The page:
Saturday, June 24, 2006

Pacing

I haven't had the time to finish writing the MMNG post I want to write, so here's a simpler post about something else entirely.

Some of my very old readers might remember I occasionally posted about pacing. When I watch a movie or play a game, pacing is one of the most critical elements. A poor script can still be an excellent movie if paced well, and an excellent script can be turned into a worthless movie with the wrong pacing.

Pacing isn't solely the director or the writer: it's a bit of each. So, it's very hard to get the pacing in a movie or game right.

When it does go right, you know it. Something clicks. System Shock II. Lost in Translation. Young Frankenstein.

Of course, not everyone feels the same way about all pacing. Chances are, you hate some of the things other people consider very well paced. That's because there's more than one kind of pacing, and people have different preferences (and often, their preferences vary by mood).

Blade Runner is running in the other room. Blade Runner has exquisite pacing. But the pacing is similar to that of a three-toed sloth with no arms. So how can the pacing be considered good, when it is so slack?

Imagine a more tightly paced Blade Runner: put some strings or drums in the action scenes, trim some of the many slow sections, maybe add some snappy patter. What do you end up with? Suddenly, it becomes cheesy.

But because Blade Runner is paced more like a National Geographic documentary than a sci-fi movie, it has a weight to it that you don't get with tighter pacing. The pacing in Lost in Translation gives it a rather etherial feel - if you don't feel sleep deprived when you begin watching it, you'll feel sleep deprived by the time the credits come up.

So, I don't think there's any "global formula" for pacing. But there are some heuristics: you have to decide what kind of feel you want the pacing to give you. Hard or soft? Fast or slow?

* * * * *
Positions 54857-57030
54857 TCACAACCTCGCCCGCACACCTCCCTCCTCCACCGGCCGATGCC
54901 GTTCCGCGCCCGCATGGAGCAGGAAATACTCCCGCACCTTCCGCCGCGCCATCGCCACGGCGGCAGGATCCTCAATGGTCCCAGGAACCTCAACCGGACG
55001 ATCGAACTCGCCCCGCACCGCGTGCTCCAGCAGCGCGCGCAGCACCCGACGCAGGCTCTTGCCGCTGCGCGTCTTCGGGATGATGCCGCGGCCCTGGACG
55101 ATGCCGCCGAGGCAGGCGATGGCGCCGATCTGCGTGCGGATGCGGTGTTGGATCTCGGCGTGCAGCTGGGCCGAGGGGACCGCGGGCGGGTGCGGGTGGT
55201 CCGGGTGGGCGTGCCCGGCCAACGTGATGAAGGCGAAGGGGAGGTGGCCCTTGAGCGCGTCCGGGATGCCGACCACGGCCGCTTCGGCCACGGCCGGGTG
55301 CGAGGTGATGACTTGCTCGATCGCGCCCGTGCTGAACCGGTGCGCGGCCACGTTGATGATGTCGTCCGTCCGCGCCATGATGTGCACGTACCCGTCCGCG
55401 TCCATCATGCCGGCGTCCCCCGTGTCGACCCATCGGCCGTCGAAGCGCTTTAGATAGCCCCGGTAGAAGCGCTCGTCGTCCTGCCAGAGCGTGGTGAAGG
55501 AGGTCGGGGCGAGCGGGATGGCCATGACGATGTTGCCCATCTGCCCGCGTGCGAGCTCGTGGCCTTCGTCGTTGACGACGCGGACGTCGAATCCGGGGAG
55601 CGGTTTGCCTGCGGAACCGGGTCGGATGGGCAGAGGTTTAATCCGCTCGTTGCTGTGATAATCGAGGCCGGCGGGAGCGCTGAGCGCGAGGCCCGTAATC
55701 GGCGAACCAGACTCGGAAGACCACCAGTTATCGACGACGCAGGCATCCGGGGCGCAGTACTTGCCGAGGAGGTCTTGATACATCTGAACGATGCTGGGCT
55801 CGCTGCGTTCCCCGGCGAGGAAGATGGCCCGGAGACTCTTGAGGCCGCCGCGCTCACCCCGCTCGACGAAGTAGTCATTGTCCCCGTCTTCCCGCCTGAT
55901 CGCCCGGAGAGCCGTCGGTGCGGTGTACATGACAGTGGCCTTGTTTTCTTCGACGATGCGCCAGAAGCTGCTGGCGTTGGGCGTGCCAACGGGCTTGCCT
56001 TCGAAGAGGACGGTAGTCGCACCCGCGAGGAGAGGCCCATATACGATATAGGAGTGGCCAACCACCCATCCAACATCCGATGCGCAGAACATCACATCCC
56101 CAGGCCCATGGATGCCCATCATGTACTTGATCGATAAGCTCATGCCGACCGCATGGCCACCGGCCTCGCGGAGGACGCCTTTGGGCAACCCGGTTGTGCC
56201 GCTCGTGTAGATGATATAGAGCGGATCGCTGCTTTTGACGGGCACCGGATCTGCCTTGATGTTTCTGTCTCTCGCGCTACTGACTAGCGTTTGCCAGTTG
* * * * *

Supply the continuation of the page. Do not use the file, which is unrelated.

Regardless of what you choose, and what medium you're working in, pacing is always going to be a critical element. Whether you're programming a game or writing a novel, pacing is often what makes good good and bad bad.

5 comments:

Patrick Dugan said...

I've got this idea that pacing in a game can be looked at by the sort of local/global agency ratio at a given moment. For instance, Final Fantasy VII, which had good pacing, will osscialate between very focued missions where you're running up the Shinra Building, to very relaxed pauses where you're petting Chocobos and min/maxing your materia. The prior feels constrained but with global importance, while the latter extreme has lots of freedom but only slight optimizational effect. The transtion between the two is where the pacing really shines, for instance the motercycle race to escape Midgar after fighting a string of bosses, or the tension before a Jenova battle.

(Technically the FF games, with the exception of maybe VI, didn't have much of any global agency, but they succeeded because so many players bought into the illusion at those focused intervals.)

I think in a drama game this becomes much more explicit in content creation, where you design "levels" or scene templates with these metrics in mind and let the balance of the system provide smooth transitions between the two poles.

Craig Perko said...

Pacing isn't "on" or "off". It's not even just "fast" vs "slow". Not only does pacing come at different levels, it comes in different "weights".

For example, the pacing of Doom the Movie was good at a very high level, but the individual scenes and flow between the scenes was very poor.

Lots of tiny changes aren't the same as one large change, when it comes to pacing... even if the end scenes are the same.

It's a complex subject. Thinking about it as "off" and "on" or "A" vs "B" just isn't strong enough.

Patrick Dugan said...

Yes, thats self-evident.

I think of it more as a wave, different people like different types of waves, and the high level pacing of a game or narrative (or both, since in this sense pacing most direclty applies to the narrative a game produces) is sort of a meta-wave of how the nature of the wave will tend to change over the whole discourse. Of course, this all ties into flow theory, so the first thing that needs to be done is identify the market needs of a given design (Crazy oscillations? Smooth sways? A docile patter with intermittent jumps?) and measure the content you build against that huerisitic.

Craig Perko said...

Sure, why not?

Generally I find that those kinds of theories aren't needed - a brain is powerful enough to figure out how to do it with experience. Then complex theories become inefficient. :)

Patrick Dugan said...

I would say "Zen of Design", but that Shadowbane guy already took it.

Ohm, frag, strafe, med-kit, lateral climb while doding death from above, whew another med-kit, ohm...